The performances from all involved are first rate with Dana Andrews excellent, if at times less than sympathetic, as the cynical hero of the piece and Peggy Cummins equally effective as his more open minded foil.  The standout performance is, however, delivered by Nial MacGinnis as the nefarious but personable master of the occult arts Julian Karswell.  In the original short story Karswell never approaches centre stage but the more expansive plotting of the movie provides this great character actor with several scenes within which he not only shines but effortlessly acts everyone else off the screen.  The threat presented by Karswell, is a subtle one; but it’s there nonetheless, hidden beneath a layer of fake bonhomie and the almost petulent evil the character represents is all the more effective as a result of the understated nature of the execution.  It would have been very easy to turn Karswell into the leering personification of evil. That this doesn’t happen is as much down to MacGinnis as it is the writing.  In effect he's actually a far more charming individual than the cynical somewhat lecherous, chain-smoking hero of the piece.   

The difference between the movie and the source material isn’t limited to the less subtle, more in your face visual manifestation of the demonic threat and the fleshing out of Karswell.  Most obvious is the inclusion of the Joanna Harrington character who was completely absent from the original story.  It’s probably true that without her open minded acceptance of the occult and constant nibbling away at Holden’s disbelief he would have met a grisly end at the hands of the demon once the three day grace period drew to a close.  Other differences are legion but, crucially, none of them do anything to dilute the effectiveness of the core concept; that of a man facing infernal death.

Undoubtedly it would have been fascinating to witness Tournier’s unfettered vision to see how it stacks up against the way the movie turned out.  However if the end result had featured only the tiniest glimpse of an on-screen demon at the conclusion (as the director had planned) I’m not certain it would have terrified me the way it did as a child or have stuck in my head for all the years between then and my revisiting the movie for the purpose of this review.  As it stands Night of the Demon has earned its place as one of the milestones of fifties horror and although it didn’t receive the critical praise it was due at the time of release its repute has grown in the decades since with many critics now considering it a masterpiece.  They're not wrong.  It’s an elegant adaptation of the original short story that manages to take an already exciting concept and embellish it in all the right ways whilst maintaining a potent atmosphere of approaching doom and presenting more than enough in the way of subtle terrors to ensure that fans of M. R. James aren’t left feeling insulted.  Simply put this is one of the most thrilling, expertly crafted horror thrillers to ever see the light of a projector and as such gets my highest recommendation.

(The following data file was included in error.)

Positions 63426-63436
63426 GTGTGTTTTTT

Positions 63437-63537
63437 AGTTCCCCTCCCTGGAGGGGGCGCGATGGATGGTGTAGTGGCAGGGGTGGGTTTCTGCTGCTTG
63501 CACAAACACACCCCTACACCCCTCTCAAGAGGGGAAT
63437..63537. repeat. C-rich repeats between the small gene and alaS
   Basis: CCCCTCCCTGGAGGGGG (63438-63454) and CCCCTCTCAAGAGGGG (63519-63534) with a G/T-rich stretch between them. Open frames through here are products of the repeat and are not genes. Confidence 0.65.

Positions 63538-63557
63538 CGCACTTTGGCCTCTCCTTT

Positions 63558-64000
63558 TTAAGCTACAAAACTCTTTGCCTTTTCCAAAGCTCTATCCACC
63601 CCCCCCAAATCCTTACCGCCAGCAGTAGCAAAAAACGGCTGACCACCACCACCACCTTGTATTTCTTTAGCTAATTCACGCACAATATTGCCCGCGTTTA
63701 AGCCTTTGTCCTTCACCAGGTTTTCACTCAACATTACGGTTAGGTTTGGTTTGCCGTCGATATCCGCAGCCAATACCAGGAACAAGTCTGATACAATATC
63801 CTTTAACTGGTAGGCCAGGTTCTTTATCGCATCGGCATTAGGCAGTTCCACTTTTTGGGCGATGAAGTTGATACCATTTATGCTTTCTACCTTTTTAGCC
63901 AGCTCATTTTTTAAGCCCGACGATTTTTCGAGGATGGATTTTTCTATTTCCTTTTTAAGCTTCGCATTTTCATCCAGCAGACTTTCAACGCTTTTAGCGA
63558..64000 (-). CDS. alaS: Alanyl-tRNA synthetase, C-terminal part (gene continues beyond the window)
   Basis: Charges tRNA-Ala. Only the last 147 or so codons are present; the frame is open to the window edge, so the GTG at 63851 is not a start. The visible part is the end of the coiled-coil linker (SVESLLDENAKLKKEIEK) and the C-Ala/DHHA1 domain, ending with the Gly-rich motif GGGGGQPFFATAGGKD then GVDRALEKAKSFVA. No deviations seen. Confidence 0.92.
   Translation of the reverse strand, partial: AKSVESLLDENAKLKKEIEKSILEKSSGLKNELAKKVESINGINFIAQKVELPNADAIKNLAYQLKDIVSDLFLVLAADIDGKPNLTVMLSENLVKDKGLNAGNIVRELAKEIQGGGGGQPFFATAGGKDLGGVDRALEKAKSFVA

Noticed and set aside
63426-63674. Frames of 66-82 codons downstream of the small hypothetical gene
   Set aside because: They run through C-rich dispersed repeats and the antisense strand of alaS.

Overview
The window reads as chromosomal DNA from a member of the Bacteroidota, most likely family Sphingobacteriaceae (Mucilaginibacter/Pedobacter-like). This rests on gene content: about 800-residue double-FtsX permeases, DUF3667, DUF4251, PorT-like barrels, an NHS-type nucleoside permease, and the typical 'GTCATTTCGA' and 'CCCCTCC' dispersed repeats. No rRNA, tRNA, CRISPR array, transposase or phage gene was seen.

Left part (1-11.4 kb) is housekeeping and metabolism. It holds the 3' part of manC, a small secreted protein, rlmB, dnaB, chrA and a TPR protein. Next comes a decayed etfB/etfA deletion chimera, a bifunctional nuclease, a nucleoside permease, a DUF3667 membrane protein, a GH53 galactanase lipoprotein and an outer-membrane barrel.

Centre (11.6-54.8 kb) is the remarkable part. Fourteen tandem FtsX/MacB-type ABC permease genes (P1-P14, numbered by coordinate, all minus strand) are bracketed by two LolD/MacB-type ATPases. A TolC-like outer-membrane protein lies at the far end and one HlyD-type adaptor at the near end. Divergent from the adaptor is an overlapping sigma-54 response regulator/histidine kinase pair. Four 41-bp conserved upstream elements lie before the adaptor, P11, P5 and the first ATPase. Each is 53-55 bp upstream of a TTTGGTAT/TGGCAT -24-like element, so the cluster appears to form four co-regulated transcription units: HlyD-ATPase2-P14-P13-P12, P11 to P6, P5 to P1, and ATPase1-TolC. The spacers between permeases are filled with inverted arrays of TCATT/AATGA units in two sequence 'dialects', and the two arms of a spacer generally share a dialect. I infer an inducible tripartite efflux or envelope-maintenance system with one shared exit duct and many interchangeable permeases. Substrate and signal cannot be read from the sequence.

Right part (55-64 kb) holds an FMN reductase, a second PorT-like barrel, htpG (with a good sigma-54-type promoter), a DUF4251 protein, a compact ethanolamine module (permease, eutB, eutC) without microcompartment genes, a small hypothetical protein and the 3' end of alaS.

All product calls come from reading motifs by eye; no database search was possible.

A new adaptation of Casting the Runes may be on the way courtesy of Joe Dante (The Howling, Gremlins, Matinee) and starring Simon Pegg (Spaced, Shaun of the Dead, Hot Fuzz).

Casting the Runes has been adapted for the small screen twice.  Once in 1969 as part of the ITV anthology series Mystery and Imagination and later, once again by ITV, in 1979 as part of another anthology series called ITV Playhouse.  I've seen the latter and although it is in some ways more faithful to the original story it's no match for Night of the Demon.

The great Ray Harryhausen was approached to design and animate the demon but was too busy with his own projects.  Shame.

Night of the Demon was edited from it's original run-time of 95 minutes down to 81 minutes for US release and renamed Curse of the Demon to prevent the potential audience mistaking it for The Night of the Iguana. Both versions of the movie are available on the R1 and R2 DVD releases.

No comments:

Post a Comment